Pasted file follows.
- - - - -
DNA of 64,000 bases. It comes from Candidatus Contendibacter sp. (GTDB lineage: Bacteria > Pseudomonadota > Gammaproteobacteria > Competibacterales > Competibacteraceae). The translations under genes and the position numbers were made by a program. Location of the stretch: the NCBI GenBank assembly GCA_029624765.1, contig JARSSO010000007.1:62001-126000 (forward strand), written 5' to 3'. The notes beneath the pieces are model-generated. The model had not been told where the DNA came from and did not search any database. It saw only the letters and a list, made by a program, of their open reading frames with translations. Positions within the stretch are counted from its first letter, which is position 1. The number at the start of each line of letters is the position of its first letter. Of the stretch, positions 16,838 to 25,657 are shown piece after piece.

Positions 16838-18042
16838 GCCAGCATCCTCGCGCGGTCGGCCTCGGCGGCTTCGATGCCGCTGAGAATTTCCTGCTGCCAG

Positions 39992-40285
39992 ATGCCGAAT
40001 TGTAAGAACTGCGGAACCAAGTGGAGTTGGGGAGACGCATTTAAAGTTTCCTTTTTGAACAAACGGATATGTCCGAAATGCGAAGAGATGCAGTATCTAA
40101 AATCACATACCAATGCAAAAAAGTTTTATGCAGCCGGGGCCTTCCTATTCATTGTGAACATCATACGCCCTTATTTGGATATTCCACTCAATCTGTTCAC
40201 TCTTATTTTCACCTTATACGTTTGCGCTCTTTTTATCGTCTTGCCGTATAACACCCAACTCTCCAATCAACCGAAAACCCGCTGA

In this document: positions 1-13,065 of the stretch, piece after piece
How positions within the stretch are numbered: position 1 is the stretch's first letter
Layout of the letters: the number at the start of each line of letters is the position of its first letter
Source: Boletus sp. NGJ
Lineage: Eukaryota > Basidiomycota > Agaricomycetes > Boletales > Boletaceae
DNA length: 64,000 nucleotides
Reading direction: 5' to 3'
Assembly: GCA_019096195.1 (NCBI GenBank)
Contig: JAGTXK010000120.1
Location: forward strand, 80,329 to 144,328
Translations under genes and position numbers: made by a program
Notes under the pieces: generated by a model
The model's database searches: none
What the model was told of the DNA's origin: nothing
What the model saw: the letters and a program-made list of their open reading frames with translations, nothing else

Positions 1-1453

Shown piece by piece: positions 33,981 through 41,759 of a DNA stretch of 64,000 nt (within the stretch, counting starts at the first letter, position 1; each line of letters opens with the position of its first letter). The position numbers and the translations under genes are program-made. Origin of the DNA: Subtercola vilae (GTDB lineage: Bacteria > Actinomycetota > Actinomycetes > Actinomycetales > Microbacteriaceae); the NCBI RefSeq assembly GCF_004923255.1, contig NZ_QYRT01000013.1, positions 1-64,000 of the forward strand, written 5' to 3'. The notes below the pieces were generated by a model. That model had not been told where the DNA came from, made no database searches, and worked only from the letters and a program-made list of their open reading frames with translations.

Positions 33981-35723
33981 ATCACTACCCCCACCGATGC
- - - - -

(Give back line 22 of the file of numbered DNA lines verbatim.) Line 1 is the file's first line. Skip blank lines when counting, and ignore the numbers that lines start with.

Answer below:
What the model was told of the DNA's origin: nothing